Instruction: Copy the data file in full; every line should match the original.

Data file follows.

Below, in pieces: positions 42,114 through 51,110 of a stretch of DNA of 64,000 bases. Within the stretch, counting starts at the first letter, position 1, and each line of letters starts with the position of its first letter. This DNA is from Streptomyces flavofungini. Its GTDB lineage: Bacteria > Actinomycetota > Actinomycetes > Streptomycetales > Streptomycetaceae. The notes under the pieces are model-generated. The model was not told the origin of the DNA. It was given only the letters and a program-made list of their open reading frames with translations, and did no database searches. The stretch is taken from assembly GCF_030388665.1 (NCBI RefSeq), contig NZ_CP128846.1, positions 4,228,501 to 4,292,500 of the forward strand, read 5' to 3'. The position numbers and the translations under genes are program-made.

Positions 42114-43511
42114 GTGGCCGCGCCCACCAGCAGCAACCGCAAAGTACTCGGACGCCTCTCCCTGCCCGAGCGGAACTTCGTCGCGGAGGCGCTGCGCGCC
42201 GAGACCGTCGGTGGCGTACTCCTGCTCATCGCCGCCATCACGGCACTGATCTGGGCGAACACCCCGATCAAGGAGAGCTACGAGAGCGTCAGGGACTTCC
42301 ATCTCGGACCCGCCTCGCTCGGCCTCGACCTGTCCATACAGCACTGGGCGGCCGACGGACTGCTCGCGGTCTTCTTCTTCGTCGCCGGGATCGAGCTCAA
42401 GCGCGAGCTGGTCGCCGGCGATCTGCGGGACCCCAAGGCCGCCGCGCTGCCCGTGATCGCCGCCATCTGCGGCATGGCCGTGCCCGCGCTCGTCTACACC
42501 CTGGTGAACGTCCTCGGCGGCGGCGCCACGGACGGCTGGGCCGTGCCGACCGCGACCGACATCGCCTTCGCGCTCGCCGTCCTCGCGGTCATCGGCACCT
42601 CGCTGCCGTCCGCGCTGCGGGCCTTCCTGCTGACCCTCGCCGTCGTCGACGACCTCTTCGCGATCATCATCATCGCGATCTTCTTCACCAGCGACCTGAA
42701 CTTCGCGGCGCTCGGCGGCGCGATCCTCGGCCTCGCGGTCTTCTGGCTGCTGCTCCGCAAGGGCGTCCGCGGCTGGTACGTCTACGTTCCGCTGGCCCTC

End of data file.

Below, in pieces: positions 42,114 through 51,110 of a stretch of DNA of 64,000 bases. Within the stretch, counting starts at the first letter, position 1, and each line of letters starts with the position of its first letter. This DNA is from Streptomyces flavofungini. Its GTDB lineage: Bacteria > Actinomycetota > Actinomycetes > Streptomycetales > Streptomycetaceae. The notes under the pieces are model-generated. The model was not told the origin of the DNA. It was given only the letters and a program-made list of their open reading frames with translations, and did no database searches. The stretch is taken from assembly GCF_030388665.1 (NCBI RefSeq), contig NZ_CP128846.1, positions 4,228,501 to 4,292,500 of the forward strand, read 5' to 3'. The position numbers and the translations under genes are program-made.

Positions 42114-43511
42114 GTGGCCGCGCCCACCAGCAGCAACCGCAAAGTACTCGGACGCCTCTCCCTGCCCGAGCGGAACTTCGTCGCGGAGGCGCTGCGCGCC
42201 GAGACCGTCGGTGGCGTACTCCTGCTCATCGCCGCCATCACGGCACTGATCTGGGCGAACACCCCGATCAAGGAGAGCTACGAGAGCGTCAGGGACTTCC
42301 ATCTCGGACCCGCCTCGCTCGGCCTCGACCTGTCCATACAGCACTGGGCGGCCGACGGACTGCTCGCGGTCTTCTTCTTCGTCGCCGGGATCGAGCTCAA
42401 GCGCGAGCTGGTCGCCGGCGATCTGCGGGACCCCAAGGCCGCCGCGCTGCCCGTGATCGCCGCCATCTGCGGCATGGCCGTGCCCGCGCTCGTCTACACC
42501 CTGGTGAACGTCCTCGGCGGCGGCGCCACGGACGGCTGGGCCGTGCCGACCGCGACCGACATCGCCTTCGCGCTCGCCGTCCTCGCGGTCATCGGCACCT
42601 CGCTGCCGTCCGCGCTGCGGGCCTTCCTGCTGACCCTCGCCGTCGTCGACGACCTCTTCGCGATCATCATCATCGCGATCTTCTTCACCAGCGACCTGAA
42701 CTTCGCGGCGCTCGGCGGCGCGATCCTCGGCCTCGCGGTCTTCTGGCTGCTGCTCCGCAAGGGCGTCCGCGGCTGGTACGTCTACGTTCCGCTGGCCCTC